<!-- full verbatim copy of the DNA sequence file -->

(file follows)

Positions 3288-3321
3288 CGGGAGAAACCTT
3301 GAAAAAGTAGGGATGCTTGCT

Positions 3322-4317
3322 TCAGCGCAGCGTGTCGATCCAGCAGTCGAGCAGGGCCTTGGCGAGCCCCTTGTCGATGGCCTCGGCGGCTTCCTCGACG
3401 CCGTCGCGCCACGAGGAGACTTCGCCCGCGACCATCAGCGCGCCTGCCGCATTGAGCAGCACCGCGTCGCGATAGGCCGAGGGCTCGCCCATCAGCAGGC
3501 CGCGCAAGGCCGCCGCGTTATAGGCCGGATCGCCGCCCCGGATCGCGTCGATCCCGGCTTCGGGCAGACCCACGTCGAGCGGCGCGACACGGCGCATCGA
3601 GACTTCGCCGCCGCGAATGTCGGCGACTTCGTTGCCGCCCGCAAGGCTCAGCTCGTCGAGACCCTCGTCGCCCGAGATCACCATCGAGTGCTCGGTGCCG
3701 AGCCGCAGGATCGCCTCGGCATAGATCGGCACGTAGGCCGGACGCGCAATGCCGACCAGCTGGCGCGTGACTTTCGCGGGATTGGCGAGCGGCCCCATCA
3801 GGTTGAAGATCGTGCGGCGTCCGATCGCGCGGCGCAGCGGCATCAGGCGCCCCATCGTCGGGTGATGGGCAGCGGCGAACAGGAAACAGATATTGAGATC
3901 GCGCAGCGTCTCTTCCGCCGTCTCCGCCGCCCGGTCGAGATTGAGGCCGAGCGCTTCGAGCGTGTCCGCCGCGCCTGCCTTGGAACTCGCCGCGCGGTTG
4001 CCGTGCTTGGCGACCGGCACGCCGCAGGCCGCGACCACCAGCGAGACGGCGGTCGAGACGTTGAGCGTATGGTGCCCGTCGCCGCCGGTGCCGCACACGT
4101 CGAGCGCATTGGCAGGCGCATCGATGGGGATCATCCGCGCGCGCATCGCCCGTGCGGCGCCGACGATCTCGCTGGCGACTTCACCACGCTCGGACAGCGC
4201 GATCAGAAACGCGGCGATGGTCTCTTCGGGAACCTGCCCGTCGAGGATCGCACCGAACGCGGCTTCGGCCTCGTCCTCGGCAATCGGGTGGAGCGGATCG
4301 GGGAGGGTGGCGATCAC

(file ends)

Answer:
Positions 3288-3321
3288 CGGGAGAAACCTT
3301 GAAAAAGTAGGGATGCTTGCT

Positions 3322-4317
3322 TCAGCGCAGCGTGTCGATCCAGCAGTCGAGCAGGGCCTTGGCGAGCCCCTTGTCGATGGCCTCGGCGGCTTCCTCGACG
3401 CCGTCGCGCCACGAGGAGACTTCGCCCGCGACCATCAGCGCGCCTGCCGCATTGAGCAGCACCGCGTCGCGATAGGCCGAGGGCTCGCCCATCAGCAGGC
3501 CGCGCAAGGCCGCCGCGTTATAGGCCGGATCGCCGCCCCGGATCGCGTCGATCCCGGCTTCGGGCAGACCCACGTCGAGCGGCGCGACACGGCGCATCGA
3601 GACTTCGCCGCCGCGAATGTCGGCGACTTCGTTGCCGCCCGCAAGGCTCAGCTCGTCGAGACCCTCGTCGCCCGAGATCACCATCGAGTGCTCGGTGCCG
3701 AGCCGCAGGATCGCCTCGGCATAGATCGGCACGTAGGCCGGACGCGCAATGCCGACCAGCTGGCGCGTGACTTTCGCGGGATTGGCGAGCGGCCCCATCA
3801 GGTTGAAGATCGTGCGGCGTCCGATCGCGCGGCGCAGCGGCATCAGGCGCCCCATCGTCGGGTGATGGGCAGCGGCGAACAGGAAACAGATATTGAGATC
3901 GCGCAGCGTCTCTTCCGCCGTCTCCGCCGCCCGGTCGAGATTGAGGCCGAGCGCTTCGAGCGTGTCCGCCGCGCCTGCCTTGGAACTCGCCGCGCGGTTG
4001 CCGTGCTTGGCGACCGGCACGCCGCAGGCCGCGACCACCAGCGAGACGGCGGTCGAGACGTTGAGCGTATGGTGCCCGTCGCCGCCGGTGCCGCACACGT
4101 CGAGCGCATTGGCAGGCGCATCGATGGGGATCATCCGCGCGCGCATCGCCCGTGCGGCGCCGACGATCTCGCTGGCGACTTCACCACGCTCGGACAGCGC
4201 GATCAGAAACGCGGCGATGGTCTCTTCGGGAACCTGCCCGTCGAGGATCGCACCGAACGCGGCTTCGGCCTCGTCCTCGGCAATCGGGTGGAGCGGATCG
4301 GGGAGGGTGGCGATCAC